Two different birth control pills were recalled over a two-week period because the packages may contain an inappropriate number of placebo pills. On Aug. 27, Health Canada announced that Freya-28 was voluntarily recalled by Mylan Pharmaceuticals, which imports the oral contraceptive, after a pharmacy reported that it discovered a placebo instead of an active pill in one package. On Sept. 5, Health Canada issued another alert announcing that Mylan decided to recall Esme-28, another birth control pill, as a precaution. Both are manufactured by Famy Care Ltd, a producer of IUDs and generic contraceptive pills based in Mumbai, India.

Health Canada reported that the error “could result in reduced effectiveness for contraception, with the possibility of an unplanned pregnancy.” Consumers were told to use non-hormonal birth control until they could get other oral contraceptives, to return unopened packages to the pharmacists, and to report any unexpected reactions to Health Canada.

In April, Alysena 28, a generic oral contraceptive manufactured by Apotex, was recalled because the packaging also contained too many placebos. It resulted in an $80-million class-action lawsuit by 60 women launched in May; 40 women became pregnant and 4 had abortions. According to the Globe and Mail, Apotex was cited by the United States Food and Drug Administration for critical deficiencies at some factories and the country is threatening to stop importing from Apotex.

Canadian doctors are putting the blame on manufacturers of generics. A press release from the Society of Obstetricians and Gynaecologists of Canada states that the group “is appalled that generic birth control pills do not appear to meet the same rigorous manufacturing standards that we have come to expect of pharmaceuticals in Canada.” The press release adds that “poor-quality birth control manufacturing leads directly to unplanned and unwanted pregnancies, which impacts men, women and children.” It links to a past release with four recommendations made by the SOGC and the College of Family Physicians of Canada after the Alysena 28 recall, including mandating that a pharmacist notify the patient and doctor if he or she substitutes the drug in a prescription for the generic version. The groups also recommend that generic drugs be identified by their medical ingredients and be forbidden from using “look-alike, sound-alike ‘brand’ names.”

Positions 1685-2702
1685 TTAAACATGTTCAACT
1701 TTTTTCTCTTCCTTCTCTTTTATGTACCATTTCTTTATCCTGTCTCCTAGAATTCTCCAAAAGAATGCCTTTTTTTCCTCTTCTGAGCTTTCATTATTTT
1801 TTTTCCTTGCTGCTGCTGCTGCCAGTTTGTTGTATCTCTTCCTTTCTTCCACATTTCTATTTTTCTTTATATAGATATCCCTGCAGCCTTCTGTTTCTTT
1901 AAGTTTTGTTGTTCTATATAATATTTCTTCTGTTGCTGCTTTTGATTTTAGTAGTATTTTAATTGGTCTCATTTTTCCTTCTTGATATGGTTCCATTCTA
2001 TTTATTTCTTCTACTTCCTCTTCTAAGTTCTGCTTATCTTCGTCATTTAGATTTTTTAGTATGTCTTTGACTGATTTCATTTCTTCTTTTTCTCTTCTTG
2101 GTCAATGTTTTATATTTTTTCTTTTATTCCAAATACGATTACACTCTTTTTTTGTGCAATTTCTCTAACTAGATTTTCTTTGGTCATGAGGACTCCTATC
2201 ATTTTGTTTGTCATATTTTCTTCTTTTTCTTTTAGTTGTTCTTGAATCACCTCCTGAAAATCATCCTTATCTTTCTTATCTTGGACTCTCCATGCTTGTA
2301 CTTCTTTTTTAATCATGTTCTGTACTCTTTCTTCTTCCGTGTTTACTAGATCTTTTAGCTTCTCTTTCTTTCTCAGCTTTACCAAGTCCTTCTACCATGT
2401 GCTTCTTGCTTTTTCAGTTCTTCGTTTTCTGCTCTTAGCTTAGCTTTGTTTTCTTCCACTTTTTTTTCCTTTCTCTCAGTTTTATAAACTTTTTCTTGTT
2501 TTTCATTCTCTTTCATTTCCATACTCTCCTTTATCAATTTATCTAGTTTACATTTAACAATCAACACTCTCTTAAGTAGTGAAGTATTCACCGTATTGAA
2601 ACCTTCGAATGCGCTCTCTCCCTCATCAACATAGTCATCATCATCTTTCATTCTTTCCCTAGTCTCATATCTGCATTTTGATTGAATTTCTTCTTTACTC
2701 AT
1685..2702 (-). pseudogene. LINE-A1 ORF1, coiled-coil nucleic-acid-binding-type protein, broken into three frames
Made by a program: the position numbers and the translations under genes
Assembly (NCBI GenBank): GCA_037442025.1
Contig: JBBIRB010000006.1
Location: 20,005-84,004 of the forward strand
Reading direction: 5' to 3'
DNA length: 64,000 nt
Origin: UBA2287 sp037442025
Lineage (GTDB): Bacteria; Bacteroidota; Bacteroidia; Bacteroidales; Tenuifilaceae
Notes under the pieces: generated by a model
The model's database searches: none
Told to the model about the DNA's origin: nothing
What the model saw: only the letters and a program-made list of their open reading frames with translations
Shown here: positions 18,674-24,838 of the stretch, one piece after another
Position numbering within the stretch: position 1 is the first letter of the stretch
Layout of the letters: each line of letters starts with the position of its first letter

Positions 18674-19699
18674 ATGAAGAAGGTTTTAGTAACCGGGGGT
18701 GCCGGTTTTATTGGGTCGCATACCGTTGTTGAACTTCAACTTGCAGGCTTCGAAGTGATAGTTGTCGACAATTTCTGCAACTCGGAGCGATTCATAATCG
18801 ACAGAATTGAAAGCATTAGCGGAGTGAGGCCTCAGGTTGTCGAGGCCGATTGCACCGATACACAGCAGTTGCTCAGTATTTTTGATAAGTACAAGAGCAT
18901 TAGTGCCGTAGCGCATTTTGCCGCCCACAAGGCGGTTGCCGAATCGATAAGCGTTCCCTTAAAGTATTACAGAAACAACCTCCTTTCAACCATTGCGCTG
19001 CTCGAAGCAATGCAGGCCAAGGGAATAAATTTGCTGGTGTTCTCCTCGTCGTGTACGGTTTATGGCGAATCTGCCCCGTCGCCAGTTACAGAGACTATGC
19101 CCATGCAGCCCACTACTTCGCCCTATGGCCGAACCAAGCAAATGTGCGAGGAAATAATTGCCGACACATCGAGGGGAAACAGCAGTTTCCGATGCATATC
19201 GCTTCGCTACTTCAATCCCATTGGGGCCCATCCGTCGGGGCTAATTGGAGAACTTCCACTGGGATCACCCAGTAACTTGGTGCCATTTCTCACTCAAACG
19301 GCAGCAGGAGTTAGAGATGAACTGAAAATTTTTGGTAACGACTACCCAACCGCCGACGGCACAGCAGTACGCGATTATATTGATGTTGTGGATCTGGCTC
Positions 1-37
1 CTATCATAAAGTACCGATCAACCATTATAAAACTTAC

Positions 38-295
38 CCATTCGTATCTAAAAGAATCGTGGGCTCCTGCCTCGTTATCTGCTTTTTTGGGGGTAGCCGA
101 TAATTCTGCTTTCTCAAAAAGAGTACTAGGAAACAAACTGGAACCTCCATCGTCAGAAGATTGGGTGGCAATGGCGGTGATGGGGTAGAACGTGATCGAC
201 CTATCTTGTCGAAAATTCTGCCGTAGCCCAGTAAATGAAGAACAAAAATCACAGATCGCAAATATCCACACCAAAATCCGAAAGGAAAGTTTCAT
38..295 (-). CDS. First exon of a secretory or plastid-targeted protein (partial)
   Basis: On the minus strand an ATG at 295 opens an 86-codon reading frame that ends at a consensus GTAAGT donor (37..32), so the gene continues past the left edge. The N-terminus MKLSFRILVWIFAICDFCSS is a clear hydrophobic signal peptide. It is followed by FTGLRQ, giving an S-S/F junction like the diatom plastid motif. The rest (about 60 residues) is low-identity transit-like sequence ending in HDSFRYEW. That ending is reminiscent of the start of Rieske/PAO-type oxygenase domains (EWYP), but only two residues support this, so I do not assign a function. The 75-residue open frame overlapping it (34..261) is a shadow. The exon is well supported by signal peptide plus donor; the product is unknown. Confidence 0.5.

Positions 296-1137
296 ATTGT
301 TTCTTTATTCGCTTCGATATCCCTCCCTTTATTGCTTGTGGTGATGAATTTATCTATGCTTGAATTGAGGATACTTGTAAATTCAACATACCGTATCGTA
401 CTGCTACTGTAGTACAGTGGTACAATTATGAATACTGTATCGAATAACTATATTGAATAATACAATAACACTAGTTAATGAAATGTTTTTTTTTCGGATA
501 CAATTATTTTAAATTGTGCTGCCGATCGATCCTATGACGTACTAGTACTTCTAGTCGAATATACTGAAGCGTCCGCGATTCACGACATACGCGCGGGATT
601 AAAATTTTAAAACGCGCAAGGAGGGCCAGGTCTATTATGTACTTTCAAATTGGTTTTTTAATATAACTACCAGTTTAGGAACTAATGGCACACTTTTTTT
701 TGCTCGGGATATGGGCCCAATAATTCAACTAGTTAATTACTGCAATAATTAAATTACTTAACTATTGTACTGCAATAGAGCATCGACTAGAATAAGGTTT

Poor quality standards of generic drugs appear to only be the beginning of the problem. At least 23 Canadian women have died since 2007 due to blood clots after using the non-generic Yaz and Yasmin birth control pills manufactured by Bayer. Over half were under 26 and one was as young as 14 years old. There are two class action lawsuits underway.

Birth control pills release estrogen and progestin to mimic female hormones to stop ovulation. They may also thicken the cervical mucus to prevent the sperm from reaching the egg and alter the uterine lining, preventing implantation of the fertilized egg. Oral contraceptives, however, increase the risk of blood clots forming along the lining of blood vessels. If the clots break off and block an artery supplying a major organ such as the brain, lungs, or heart, they could prove fatal.

Yaz and Yasmin are fourth-generation birth control pills that contain a type of progestin called drospirenone, as well as estrogen. First-generation pills are thought to be more dangerous than their newer counterparts, because they contained a higher dose of estrogen, increasing the risk of developing blood clots.

Evidence indicates, however, that third- and fourth-generation birth control pills still pose significant risks. Between 2007 and 2013, 600 adverse reactions to Yaz or Yasmin were reported by doctors and pharmacists in Canada. In 2011, Health Canada issued an advisory about drospirenone-containing Yaz and Yasmin, finding that women are 1.5 to three times likelier to develop blood clots than with older birth control pills. A study by France’s health and drug safety agency, the ANSM, found that 14 of the 20 annual deaths related to birth control pills were caused by third- and fourth-generation pills.

All estrogen-progesterone and progesterone-only oral contraceptives, however, are classified by the International Agency for Research on Cancer, part of the World Health Organization, as Group 1 carcinogens, the most dangerous classification, although the entry also cites a “protective effect” of estrogen-progesterone pills against developing endometrial and ovarian cancer.

Birth control pills increase the rate of breast, cervical, and liver cancer, although there is controversy as to how much. One study led by Jessica Dolle of the Fred Hutchinson Cancer Research Centre published inCancer Epidemiology, Biomarkers & Prevention journal in 2009 discovered that birth control pill use for more than one year in women under 45 was associated with a 2.5 times increase in risk of developing deadly triple-negative breast cancer, while for those under 40, it rose to 4.2. Such findings suggest that there should be more public awareness of the dangers of oral contraceptives.